Sophisticated Canada Revenue Agency (CRA) scams circulating ahead of tax season

Some cybersecurity experts are warning the public about several sophisticated Canada Revenue Agency (CRA) scams already circulating well ahead of tax season.

“This year’s crop to me is even more concerning in that they seem to be more accurate, no spelling mistakes, no grammatical errors. They look very legitimate and have government of Canada logos and Interac logos –  things that we are used to seeing all the time,” Sophos cybersecurity expert Chester Wisniewski told Consumer Matters.

Wisniewski said there are few if any, obvious signs the recent scams are fake aside from the link contained within the phishing email, which Wisniewski said leads unsuspecting victims to a web page designed to steal your passwords, personal information, even your social insurance number.

“In this case, the criminals seem to be trying to retrieve CRA log-ins and passwords and Interac log-in and passwords which means they’ll likely have accomplices in Canada,” he added.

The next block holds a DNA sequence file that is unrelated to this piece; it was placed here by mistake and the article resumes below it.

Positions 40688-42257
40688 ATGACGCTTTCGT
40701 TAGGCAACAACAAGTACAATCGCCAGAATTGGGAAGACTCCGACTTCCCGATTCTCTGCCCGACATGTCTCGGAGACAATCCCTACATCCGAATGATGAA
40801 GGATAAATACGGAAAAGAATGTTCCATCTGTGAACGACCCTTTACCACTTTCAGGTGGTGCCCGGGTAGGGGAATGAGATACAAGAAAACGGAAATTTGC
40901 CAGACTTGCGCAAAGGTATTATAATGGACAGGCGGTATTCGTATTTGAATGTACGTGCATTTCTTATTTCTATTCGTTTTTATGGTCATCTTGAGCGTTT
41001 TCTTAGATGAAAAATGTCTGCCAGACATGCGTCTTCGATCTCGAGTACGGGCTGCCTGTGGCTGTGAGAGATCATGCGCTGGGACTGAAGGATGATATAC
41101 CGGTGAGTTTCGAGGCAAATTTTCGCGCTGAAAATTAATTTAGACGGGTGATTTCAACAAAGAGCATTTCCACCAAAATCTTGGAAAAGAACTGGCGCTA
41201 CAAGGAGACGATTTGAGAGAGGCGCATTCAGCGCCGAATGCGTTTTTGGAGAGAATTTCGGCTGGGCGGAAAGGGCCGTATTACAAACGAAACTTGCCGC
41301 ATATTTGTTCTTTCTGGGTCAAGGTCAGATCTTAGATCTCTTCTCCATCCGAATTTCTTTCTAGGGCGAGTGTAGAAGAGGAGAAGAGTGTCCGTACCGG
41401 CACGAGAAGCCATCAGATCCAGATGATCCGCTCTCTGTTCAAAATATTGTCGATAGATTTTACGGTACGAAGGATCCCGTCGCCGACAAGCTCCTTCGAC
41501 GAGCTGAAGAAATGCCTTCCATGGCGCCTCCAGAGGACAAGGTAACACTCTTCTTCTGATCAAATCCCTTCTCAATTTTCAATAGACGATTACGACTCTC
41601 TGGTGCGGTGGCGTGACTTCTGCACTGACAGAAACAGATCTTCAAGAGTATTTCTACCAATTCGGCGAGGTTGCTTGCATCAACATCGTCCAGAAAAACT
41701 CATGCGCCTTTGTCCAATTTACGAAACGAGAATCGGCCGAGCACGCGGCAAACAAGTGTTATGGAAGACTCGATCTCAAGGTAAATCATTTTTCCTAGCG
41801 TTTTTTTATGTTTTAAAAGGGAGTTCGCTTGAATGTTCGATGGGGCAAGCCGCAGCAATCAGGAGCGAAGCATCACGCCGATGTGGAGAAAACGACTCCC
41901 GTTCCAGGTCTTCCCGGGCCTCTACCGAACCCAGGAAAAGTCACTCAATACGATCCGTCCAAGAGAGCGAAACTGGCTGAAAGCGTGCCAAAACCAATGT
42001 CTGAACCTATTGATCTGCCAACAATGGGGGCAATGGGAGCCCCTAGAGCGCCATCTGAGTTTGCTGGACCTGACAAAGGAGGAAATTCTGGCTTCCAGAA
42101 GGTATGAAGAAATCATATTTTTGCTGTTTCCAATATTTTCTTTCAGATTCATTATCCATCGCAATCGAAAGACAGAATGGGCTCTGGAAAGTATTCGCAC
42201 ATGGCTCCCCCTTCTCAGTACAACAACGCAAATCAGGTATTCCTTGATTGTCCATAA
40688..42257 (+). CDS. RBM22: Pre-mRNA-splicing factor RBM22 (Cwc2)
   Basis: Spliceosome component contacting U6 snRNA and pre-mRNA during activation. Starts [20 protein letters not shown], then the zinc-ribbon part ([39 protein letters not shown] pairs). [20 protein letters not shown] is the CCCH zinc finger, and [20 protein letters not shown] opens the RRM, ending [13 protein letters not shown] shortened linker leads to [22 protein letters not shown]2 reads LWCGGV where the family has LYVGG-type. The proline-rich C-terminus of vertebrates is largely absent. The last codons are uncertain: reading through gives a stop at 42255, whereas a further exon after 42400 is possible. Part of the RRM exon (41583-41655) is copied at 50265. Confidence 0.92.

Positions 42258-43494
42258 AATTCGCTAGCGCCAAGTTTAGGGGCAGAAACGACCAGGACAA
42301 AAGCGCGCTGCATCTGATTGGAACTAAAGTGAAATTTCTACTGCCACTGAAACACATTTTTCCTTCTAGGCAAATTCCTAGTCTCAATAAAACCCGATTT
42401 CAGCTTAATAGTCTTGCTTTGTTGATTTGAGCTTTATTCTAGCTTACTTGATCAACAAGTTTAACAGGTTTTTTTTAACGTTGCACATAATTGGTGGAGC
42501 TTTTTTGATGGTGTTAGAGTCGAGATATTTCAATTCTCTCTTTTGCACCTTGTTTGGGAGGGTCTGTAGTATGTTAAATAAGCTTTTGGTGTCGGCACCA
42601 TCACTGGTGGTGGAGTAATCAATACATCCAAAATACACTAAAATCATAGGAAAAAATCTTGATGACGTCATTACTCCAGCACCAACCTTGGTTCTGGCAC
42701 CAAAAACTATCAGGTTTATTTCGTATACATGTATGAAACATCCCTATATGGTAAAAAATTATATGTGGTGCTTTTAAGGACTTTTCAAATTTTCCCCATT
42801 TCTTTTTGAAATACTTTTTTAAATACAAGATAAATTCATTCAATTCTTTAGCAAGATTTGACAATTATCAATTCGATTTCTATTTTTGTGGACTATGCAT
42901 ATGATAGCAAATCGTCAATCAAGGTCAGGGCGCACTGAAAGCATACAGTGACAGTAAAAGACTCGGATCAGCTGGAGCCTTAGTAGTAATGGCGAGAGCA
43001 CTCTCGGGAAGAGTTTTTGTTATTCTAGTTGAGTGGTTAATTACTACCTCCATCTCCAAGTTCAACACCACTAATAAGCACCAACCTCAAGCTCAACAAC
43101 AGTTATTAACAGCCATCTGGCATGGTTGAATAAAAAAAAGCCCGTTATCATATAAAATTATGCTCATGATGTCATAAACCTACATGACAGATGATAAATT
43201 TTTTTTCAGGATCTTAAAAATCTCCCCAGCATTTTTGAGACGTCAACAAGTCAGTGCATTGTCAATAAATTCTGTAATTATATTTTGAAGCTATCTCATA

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“It’s a very difficult problem and it’s not going to be something that we’re likely to see come to an end any time soon.”

An example of a scam message claiming to be from the CRA. Submitted
An example of a scam message claiming to be from the CRA. Submitted
An example of a scam message claiming to be from the CRA. Submitted
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The Canadian Anti-Fraud Centre said reported phishing email scams claiming to be from the CRA almost doubled between 2021 and 2022. In 2021 there were 731 reported cases compared to 1360 the following year.

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On its website, the Canada Revenue Agency states the CRA will not give or ask for personal or financial information by email and ask you to click on a link.

The agency will also never email you a link that demands you to fill out an online form with personal or financial details, nor will it send you an email with a link to a refund.

More information can be found here.

Still, despite the warnings from the CRA about these scams, Wisniewski worries it’s not enough.

“The quality (of these scams) are so high the average person might not spot them. They are incredibly sophisticated and we’re relying more and more on the technology to protect us as opposed to being able to spot a scam when it’s coming in,” said Wisniewski.

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